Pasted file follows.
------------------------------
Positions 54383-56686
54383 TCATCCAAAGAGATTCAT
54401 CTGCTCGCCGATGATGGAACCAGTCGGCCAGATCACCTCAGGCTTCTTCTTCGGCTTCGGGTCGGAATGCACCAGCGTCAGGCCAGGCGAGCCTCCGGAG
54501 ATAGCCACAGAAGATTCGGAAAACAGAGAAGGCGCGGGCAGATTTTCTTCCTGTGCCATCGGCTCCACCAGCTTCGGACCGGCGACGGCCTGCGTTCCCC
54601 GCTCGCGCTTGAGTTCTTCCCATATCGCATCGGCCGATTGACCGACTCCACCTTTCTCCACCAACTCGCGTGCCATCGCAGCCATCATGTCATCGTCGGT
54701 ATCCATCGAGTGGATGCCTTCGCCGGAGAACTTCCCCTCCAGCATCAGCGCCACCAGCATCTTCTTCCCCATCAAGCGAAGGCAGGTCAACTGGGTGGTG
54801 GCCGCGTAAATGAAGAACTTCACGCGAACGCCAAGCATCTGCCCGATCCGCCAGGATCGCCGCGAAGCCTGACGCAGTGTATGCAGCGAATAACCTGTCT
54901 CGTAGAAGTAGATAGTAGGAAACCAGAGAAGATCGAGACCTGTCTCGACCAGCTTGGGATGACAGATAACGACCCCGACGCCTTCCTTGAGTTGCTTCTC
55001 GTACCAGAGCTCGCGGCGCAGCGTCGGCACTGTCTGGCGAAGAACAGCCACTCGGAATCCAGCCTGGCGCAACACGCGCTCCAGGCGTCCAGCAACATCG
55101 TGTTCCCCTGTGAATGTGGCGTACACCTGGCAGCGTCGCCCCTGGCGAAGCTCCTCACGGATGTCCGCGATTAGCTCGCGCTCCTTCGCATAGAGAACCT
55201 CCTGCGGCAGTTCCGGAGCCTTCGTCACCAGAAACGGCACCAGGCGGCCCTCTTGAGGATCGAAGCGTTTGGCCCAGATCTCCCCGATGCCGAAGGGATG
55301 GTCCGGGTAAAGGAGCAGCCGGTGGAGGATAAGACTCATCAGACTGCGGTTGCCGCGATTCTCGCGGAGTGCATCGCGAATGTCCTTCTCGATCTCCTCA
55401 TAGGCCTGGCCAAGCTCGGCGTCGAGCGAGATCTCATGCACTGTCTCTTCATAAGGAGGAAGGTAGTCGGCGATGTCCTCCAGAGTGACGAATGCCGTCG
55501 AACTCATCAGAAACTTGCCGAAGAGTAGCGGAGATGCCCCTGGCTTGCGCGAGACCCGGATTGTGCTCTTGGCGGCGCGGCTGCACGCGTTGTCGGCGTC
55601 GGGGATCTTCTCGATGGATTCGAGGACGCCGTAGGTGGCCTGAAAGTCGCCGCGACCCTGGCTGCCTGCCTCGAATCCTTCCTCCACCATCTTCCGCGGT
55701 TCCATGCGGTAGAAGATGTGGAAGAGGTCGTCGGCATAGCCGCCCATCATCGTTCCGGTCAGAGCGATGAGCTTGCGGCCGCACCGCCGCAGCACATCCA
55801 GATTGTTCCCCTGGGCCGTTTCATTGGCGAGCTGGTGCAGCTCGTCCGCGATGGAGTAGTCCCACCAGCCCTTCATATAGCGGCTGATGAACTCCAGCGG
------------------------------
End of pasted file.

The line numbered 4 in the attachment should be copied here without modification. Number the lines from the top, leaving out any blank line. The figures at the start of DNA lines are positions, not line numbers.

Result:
54501 ATAGCCACAGAAGATTCGGAAAACAGAGAAGGCGCGGGCAGATTTTCTTCCTGTGCCATCGGCTCCACCAGCTTCGGACCGGCGACGGCCTGCGTTCCCC